Saturday, September 10, 2011


I think that it is important to research the area of history that you are wanting to explore. For me it is a matter of learning about the costumes completely, that is from the inside out. When I approach making of a costume I start from the inside making the garment, which in this case is a chemise. Then working from there I build the outfit, with the finishing touches being the accessories.

But I am not content to stop there I also want to learn the customs and manners that were part of the day. For Regency I love knowing that It I go outside I would wear hat and gloves and particular outerwear. That is fun for me.

Everyone needs to find out what is fun for them. There should never be a particular requirement for authenticity. Playing Regency should be fun. we are playing dress up are are we not. I have been recreating History for along time going from one time period to another. It has been a wonderful journey I started out as a 6th century celt. Then I traveled through the ages and ended up doing costumes of the 16th century. Oh that is soooo much fun now I want to include Regency in my journey. I reserve the right to go back and forth through time.

They other thing that makes it fun for me is teaching all the things that I learn to others if they want to learn . I love to share.

Friday, September 9, 2011

New Beginnings.

Hello My name is Renee Wright and I am moving to the Lapine Area. I have been a costumer for 30 years primarily in the Society for Creative Anachronism. I especially love the costuming of the 16th century. Well that is not really true. I love historical costuming and just recently I have been working toward the Regency period. I love the style and grace and manners of that time period. By training I am an Archaeologist, hence as you can see I love history. I also love to teach costuming, embroidery spinning weaving and a whole host of other things. When I decided to move I looked up the Bend Lapine area for a Regency chapter because I really want to get involved. Well now that is an understatement, I find that I am wgike heartedly going to get involved and work on kick starting the group in my home area. It will be a slow start I have to move, which will happen on the 30th of September then I will have to get a bit settled.
I am hoping to have regular sewing circles and then work toward teas and Picnics. I just took on this mantle today so I have to think of further things but not quite yet. Frankly I cannot wait to make Regency gowns, and underthings, bonnets ( I really want to make bonnets) and all the accesories that a proper lady of the time period. I look foreward to the new challenges. I also look foreword to making new friends of like interests.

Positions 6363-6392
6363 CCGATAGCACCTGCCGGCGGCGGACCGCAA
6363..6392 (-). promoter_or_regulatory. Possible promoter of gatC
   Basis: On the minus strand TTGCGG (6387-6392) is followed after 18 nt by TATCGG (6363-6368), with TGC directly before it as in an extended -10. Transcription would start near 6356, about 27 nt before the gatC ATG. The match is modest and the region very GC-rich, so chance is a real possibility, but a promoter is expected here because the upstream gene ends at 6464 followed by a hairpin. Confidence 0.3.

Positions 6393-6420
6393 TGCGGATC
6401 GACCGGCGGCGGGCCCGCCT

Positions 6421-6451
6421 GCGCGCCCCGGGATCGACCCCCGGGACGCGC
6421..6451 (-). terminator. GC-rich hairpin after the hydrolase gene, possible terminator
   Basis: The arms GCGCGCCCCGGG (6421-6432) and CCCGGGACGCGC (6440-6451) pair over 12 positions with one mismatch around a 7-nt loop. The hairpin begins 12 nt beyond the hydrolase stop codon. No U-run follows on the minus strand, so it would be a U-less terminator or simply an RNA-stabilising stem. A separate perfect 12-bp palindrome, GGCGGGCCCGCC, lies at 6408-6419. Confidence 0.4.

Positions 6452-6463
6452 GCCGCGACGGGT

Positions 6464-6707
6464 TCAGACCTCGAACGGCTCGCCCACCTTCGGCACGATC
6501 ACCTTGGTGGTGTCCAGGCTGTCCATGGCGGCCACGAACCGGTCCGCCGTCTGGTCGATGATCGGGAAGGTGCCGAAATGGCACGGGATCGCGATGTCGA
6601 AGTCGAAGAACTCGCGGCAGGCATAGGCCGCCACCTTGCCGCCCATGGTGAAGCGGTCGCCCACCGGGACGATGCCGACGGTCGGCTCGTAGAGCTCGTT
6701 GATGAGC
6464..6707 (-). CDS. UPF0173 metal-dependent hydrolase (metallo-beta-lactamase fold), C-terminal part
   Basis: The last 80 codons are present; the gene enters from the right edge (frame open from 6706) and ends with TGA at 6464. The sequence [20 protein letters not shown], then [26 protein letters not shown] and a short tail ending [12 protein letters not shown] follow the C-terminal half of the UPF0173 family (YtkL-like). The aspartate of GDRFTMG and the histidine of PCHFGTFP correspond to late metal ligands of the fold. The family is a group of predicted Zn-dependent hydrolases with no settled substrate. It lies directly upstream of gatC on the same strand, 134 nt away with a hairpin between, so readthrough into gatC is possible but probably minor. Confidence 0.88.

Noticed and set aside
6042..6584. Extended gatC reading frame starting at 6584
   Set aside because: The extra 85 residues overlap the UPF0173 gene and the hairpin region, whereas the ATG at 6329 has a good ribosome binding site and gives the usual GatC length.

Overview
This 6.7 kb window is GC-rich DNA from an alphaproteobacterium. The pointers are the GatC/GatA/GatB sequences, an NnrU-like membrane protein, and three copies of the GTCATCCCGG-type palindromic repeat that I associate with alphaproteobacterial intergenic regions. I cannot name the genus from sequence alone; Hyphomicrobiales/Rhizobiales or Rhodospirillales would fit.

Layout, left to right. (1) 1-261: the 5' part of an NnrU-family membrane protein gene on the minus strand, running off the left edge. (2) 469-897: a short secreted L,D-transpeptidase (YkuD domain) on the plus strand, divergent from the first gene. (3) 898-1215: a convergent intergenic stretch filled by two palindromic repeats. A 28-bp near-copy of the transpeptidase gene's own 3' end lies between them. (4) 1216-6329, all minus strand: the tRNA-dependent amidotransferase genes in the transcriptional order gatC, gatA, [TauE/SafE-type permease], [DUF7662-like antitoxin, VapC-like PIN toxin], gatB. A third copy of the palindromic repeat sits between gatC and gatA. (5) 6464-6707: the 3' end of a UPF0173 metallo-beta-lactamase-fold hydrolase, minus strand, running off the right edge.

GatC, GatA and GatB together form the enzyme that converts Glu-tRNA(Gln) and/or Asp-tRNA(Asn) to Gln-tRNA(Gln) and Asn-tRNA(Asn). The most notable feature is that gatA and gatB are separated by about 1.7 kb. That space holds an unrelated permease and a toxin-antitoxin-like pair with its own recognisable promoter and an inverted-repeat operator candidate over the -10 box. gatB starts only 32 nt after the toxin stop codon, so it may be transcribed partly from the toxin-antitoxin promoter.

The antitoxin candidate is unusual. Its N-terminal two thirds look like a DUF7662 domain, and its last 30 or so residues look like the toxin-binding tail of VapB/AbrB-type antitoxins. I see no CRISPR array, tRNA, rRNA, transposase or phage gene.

New Leadership

We are happy to announce that ORS Cascades-East will soon be kickstarted again with new leadership. Check in in the next few weeks to learn more. :)

Tuesday, April 26, 2011

ORS Cascades East On Haitus

The Cascades East chapter has lost its current leadership to another state. If you would like to petition to restart this chapter, please feel free to contact us at

Thursday, February 4, 2010

February 5th, 1811

On February 5th, 1811 by Act of Parliament George Augustus Fredrick of the House of Hanover became temporary sovereign of Great Britain. But what is a “Regent” anyway and what kind of person was “Prinnie”?

In Fact the era we all love so well is a product of British Law. George III, had over the stresses of rule, slowly succumbed to his genetics and maladies such as blindness and deafness. His daughter Amelia died suddenly in 1810, sending King George III at the height of his popularity into “madness”.

His eldest son the Prince of Whales was made “Regent” (limited sovereign) while his father’s conditions kept him incapable of rule until his death in 1820. George was a somewhat incapable adult when he became Regent. “Prinnie” as he was known in popular satire, had serious vices equivalent to misbehaving modern pop icons today.

An “Act of Regency” gives power of monarchy, to a close blood relative of the true monarch in times of crisis through Act of Parliament. George would inherit the throne upon his father’s death anyway, thus rendering the more common practice of a parliamentary “Council of Regency” unnecessary, because he was also an adult. This was not the case in his yet to be born relative, Princess Victoria of Kent some 25 years later. The would be Queen Victoria would have to face the possibility of constraints that George would never know, because she was a minor.